Rana Ibrahim, the Museum’s Collections Project Officer (Multaka-Oxford), tells us about her favourite object, an astrolabe engraved with a Quranic verse.
I am the Collections Project Officer on the Esmée Fairbairn-funded Multaka-Oxford project, an inclusive volunteering project which works with local people and partners at the History of Science Museum and the Pitt Rivers Museum. As Collections Officer I work mostly with the Islamic scientific instruments at the History of Science Museum. This includes astrolabes and Qibla indicators. I am working to make them more accessible and interesting to all our visitors.
One of my favourite objects at the Museum is this astrolabe by Khalil Muhammad ibn Hasan `Ali. It was made in about 1700. One of the reasons I admire it is because of the Quranic inscription of ‘Ayat Al- Kursi’ (The Throne Verse) engraved on the brass, which is a very significant verse in the Quran. It is one of the verses that all Muslims memorise by heart and read after each prayer to strengthen their connection to Allah. I also love the prayer beads attached to the astrolabe, which makes me think that the person who used it could have been an Imam of a mosque. Prayer beads (misbaha) are very important to Muslims as they help focus and calm the mind before and after prayer.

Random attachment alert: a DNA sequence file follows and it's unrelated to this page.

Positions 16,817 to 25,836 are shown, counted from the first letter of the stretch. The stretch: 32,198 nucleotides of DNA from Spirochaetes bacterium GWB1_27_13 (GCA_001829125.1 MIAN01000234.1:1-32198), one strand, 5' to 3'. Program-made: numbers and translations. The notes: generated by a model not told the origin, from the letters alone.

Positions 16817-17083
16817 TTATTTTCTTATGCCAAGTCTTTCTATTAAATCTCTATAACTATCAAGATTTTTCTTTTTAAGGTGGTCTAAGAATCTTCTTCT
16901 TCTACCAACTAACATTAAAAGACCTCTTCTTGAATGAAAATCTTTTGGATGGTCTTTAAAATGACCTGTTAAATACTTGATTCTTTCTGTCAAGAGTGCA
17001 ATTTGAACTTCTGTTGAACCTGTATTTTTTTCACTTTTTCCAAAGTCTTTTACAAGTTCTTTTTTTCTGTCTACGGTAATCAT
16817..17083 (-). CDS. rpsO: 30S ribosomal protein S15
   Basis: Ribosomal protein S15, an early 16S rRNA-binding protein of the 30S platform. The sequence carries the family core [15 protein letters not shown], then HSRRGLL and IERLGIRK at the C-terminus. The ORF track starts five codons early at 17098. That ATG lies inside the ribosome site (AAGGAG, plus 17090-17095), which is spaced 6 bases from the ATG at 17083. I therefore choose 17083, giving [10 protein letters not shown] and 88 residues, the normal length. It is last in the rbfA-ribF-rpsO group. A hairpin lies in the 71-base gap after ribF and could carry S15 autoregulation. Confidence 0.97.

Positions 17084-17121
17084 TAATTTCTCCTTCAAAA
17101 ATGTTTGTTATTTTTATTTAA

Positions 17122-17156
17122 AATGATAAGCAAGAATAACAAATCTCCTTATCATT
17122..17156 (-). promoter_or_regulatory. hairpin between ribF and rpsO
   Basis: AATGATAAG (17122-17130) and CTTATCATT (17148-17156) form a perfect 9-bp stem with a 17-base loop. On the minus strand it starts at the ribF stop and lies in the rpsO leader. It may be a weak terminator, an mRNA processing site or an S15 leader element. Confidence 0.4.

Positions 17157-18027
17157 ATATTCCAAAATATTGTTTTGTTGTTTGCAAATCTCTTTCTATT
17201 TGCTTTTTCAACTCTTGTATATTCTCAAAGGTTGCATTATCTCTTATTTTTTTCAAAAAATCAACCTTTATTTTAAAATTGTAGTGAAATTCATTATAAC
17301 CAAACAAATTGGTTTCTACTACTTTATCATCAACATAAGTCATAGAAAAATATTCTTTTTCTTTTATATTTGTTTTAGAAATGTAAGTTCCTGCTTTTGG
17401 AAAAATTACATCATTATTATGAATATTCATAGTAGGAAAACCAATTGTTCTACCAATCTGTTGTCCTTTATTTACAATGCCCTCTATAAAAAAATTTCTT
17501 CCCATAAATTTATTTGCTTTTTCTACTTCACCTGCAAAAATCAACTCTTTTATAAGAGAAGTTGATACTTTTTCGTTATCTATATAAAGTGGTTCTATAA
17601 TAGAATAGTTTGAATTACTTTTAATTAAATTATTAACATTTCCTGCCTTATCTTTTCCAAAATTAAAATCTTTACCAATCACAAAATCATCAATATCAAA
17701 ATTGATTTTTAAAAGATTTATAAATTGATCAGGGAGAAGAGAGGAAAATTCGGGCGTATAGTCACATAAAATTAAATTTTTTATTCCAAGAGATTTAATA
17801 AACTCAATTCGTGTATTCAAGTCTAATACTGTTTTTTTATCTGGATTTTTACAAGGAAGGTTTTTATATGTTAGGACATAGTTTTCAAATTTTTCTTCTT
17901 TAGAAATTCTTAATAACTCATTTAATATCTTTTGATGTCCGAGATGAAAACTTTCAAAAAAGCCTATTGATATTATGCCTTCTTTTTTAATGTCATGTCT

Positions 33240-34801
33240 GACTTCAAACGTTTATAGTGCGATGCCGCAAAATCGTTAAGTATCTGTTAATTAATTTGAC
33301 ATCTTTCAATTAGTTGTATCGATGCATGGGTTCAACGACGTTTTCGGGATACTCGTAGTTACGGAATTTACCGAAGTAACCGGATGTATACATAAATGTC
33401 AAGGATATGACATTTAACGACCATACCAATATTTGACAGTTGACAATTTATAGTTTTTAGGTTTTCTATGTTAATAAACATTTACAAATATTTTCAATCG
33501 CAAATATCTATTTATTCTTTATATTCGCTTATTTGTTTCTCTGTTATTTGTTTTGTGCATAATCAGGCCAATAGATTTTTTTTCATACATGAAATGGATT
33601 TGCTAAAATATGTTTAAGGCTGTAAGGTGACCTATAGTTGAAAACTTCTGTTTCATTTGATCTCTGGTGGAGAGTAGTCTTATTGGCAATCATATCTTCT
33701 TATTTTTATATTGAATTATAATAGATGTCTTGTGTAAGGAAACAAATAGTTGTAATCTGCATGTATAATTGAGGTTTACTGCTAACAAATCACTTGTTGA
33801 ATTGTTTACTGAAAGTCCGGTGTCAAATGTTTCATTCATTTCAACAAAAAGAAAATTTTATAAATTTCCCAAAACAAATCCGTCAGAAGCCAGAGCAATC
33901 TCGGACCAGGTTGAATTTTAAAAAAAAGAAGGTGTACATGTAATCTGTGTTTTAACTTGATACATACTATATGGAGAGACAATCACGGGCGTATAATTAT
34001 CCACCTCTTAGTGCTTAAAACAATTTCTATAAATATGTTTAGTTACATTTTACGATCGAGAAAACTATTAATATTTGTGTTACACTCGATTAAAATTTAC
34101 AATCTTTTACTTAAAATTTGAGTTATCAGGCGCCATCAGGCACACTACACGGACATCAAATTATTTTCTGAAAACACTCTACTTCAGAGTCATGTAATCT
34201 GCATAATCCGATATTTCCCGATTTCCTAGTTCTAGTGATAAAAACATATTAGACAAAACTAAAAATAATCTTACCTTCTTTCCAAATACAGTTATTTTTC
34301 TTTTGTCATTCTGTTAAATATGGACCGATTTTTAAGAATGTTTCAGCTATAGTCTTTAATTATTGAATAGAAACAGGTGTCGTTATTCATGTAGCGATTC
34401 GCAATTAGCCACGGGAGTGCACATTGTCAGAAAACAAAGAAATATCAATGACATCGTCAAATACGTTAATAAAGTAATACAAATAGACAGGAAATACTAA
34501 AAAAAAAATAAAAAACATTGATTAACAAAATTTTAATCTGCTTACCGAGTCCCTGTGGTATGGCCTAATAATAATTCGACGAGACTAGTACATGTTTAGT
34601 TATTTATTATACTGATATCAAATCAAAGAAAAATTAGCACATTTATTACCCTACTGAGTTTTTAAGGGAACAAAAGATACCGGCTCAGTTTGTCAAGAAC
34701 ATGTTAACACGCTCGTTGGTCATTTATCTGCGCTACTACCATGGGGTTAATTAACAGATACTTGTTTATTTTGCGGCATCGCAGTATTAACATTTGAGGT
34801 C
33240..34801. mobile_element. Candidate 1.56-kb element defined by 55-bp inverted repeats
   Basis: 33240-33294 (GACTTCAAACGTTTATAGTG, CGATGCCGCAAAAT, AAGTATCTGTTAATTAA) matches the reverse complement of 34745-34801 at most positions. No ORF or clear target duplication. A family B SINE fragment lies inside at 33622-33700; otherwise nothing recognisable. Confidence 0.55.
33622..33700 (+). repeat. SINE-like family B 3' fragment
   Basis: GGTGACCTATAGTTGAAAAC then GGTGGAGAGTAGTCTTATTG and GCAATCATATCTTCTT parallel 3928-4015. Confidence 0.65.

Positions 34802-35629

What is an astrolabe? They are astronomical tools invented by the ancient Greeks and further developed in the Islamic world from the 700s onwards. It is said that they have over 100 uses. One of the many uses for Muslims was to find the five prayer times in a day and also to calculate the date for Islamic months such as Ramadan.
In 2019, Ramadan started on 6 May and it will end on today (Tuesday 4 June). This Ramadan I would like to wish you all a very pleasant month and a happy and healthy year of 1440 Hijri. Remember, it’s a magical month for everyone on earth and may all your wishes come true in time, Inshallah. Make some wishes and Eid Mubarak!
In May the Multaka-Oxford Team won the Museums + Heritage Award for Volunteer Team of the Year! Talking about the Volunteer Team, Diane Lees (Chair of the 2019 judging panel) said “the genuine mutual benefit to both organisation and volunteer is clear to see … They have shared their experience, insight and expertise to collaborate and to reach new audiences, helping the museums to be more relevant and accessible to their communities.”
Not only did they win Volunteer Team of the Year, Multaka-Oxford was also Highly Commended for Partnership of the Year. The project has partners from across the city and beyond. Together our work is stronger – thank you Asylum Welcome, Refugee Resource, Syrian Sisters, Connection Support, Oxford City Council, Aspire Oxford and Sanctuary Hosting, and the Esmée Fairbairn Foundation Collection Fund who have made the project possible.